Location

Nessmith-Lane Atrium

Session Format

Poster Presentation

Research Area Topic:

Engineering and Material Sciences - Civil

Co-Presenters, Co- Authors, Co-Researchers, Mentors, or Faculty Advisors

Junan Shen (Georgia Southern University)

Myung Jeong (Georgia Southern University)

Abstract

Reclaimed or recycled asphalt pavement (RAP) stands for materials that are removed and reprocessed asphalt pavement materials. It is usually from asphalt road maintenance and reconstruction. Past research has proved that the use of RAP will save natural resources by incorporating the old asphalt and aggregates into the new asphalt paving material production. This practice results in cost reduction in roadway construction and maintenance, and thus benefits both the agencies and the public. However, there is a concern over the strength and durability of the pavements containing high RAP content because the old asphalt binder and aggregates aged by traffic and climate over time have low adhesion between asphalt binder and aggregates and this characteristic may cause stripping and cracking in asphalt pavements. The objective of this study was to evaluate the durability of high RAP asphalt paving materials through a laboratory test using Hamburg Wheel Tracking Machine (HWTM) at high temperature (50, 64C). HWTM has the ability to measure the resistance of asphalt materials to rutting and moisture damage. The experiment employed asphalt materials commonly used in the state of Georgia, including two asphalt binder types (PG 64-22 and PG 76-22 w/ modification), multiple aggregate sources, and RAP sources. Up to 30% of the RAP by the total mix weight was used. The experiment matrix resulted in nine difference mixes including 80 test specimens. The specimen production and the test were in compliance with the American Association of State Highway and Transportation Officials standards (AASHTO T 324). Based on the partial test results, the following findings were observed. 1) Most of the RAP mixes with PG 76-22 show very high durability to rutting in both test temperatures, 2) The RAP mixes with PG 64-22 show relatively lower durability to rutting in both test temperatures as compared to the PG 76-22 mixes, 3) Control mixes without RAP show low durability to rutting in both test temperatures, and 4) Even though there is little rut depth in the RAP mixes, stripping distress was observed to some degree. This project is sponsored by Georgia Department of Transportation and the test program and data analysis are currently on going. This abstract contains only part of the research results.

Keywords

Recycled asphalt pavement, RAP, Georgia, American association, Highwa, Transportation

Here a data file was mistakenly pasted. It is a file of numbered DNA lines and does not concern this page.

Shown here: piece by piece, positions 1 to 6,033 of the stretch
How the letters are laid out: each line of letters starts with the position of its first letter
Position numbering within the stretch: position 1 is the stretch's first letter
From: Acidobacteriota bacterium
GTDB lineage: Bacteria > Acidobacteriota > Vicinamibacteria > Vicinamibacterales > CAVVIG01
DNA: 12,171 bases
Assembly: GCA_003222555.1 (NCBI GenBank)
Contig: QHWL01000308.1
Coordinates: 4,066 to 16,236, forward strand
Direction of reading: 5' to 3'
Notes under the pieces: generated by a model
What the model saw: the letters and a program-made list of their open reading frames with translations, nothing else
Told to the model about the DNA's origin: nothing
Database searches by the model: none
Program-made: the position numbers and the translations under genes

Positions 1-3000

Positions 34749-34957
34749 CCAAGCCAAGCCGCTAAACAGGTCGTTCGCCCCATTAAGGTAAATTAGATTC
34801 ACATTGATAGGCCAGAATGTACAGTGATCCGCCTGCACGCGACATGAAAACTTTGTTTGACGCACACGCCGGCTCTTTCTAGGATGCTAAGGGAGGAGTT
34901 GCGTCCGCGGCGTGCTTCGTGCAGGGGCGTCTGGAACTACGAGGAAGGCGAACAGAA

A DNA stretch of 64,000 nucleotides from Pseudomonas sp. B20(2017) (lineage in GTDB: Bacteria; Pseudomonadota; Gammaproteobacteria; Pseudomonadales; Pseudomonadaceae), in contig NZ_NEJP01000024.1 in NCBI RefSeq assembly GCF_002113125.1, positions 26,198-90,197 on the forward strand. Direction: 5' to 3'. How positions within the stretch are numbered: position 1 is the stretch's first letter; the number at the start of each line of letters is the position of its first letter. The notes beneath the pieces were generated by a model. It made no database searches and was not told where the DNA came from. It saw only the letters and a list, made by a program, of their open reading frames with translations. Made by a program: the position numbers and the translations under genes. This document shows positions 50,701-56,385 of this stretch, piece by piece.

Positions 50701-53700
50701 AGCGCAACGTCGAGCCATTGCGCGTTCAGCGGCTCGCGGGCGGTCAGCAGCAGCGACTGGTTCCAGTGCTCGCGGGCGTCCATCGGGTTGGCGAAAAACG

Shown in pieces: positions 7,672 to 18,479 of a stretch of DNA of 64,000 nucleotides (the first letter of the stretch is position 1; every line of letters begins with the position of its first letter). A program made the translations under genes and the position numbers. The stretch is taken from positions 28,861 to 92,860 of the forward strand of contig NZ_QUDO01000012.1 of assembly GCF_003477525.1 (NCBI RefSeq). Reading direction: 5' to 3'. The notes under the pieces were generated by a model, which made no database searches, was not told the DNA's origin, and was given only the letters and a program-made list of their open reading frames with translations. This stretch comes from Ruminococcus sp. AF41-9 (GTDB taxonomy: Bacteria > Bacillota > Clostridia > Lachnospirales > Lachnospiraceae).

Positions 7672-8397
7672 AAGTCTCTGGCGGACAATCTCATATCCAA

Creative Commons License

Creative Commons License
This work is licensed under a Creative Commons Attribution 4.0 License.

Presentation Type and Release Option

Presentation (Open Access)

Start Date

4-16-2016 2:45 PM

End Date

4-16-2016 4:00 PM

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Apr 16th, 2:45 PM Apr 16th, 4:00 PM

Evaluation of Resistance to Rutting and Moisture Susceptibility on High RAP content Asphalt Concretes using Hamburg Wheel Tracking Device

Nessmith-Lane Atrium

Reclaimed or recycled asphalt pavement (RAP) stands for materials that are removed and reprocessed asphalt pavement materials. It is usually from asphalt road maintenance and reconstruction. Past research has proved that the use of RAP will save natural resources by incorporating the old asphalt and aggregates into the new asphalt paving material production. This practice results in cost reduction in roadway construction and maintenance, and thus benefits both the agencies and the public. However, there is a concern over the strength and durability of the pavements containing high RAP content because the old asphalt binder and aggregates aged by traffic and climate over time have low adhesion between asphalt binder and aggregates and this characteristic may cause stripping and cracking in asphalt pavements. The objective of this study was to evaluate the durability of high RAP asphalt paving materials through a laboratory test using Hamburg Wheel Tracking Machine (HWTM) at high temperature (50, 64C). HWTM has the ability to measure the resistance of asphalt materials to rutting and moisture damage. The experiment employed asphalt materials commonly used in the state of Georgia, including two asphalt binder types (PG 64-22 and PG 76-22 w/ modification), multiple aggregate sources, and RAP sources. Up to 30% of the RAP by the total mix weight was used. The experiment matrix resulted in nine difference mixes including 80 test specimens. The specimen production and the test were in compliance with the American Association of State Highway and Transportation Officials standards (AASHTO T 324). Based on the partial test results, the following findings were observed. 1) Most of the RAP mixes with PG 76-22 show very high durability to rutting in both test temperatures, 2) The RAP mixes with PG 64-22 show relatively lower durability to rutting in both test temperatures as compared to the PG 76-22 mixes, 3) Control mixes without RAP show low durability to rutting in both test temperatures, and 4) Even though there is little rut depth in the RAP mixes, stripping distress was observed to some degree. This project is sponsored by Georgia Department of Transportation and the test program and data analysis are currently on going. This abstract contains only part of the research results.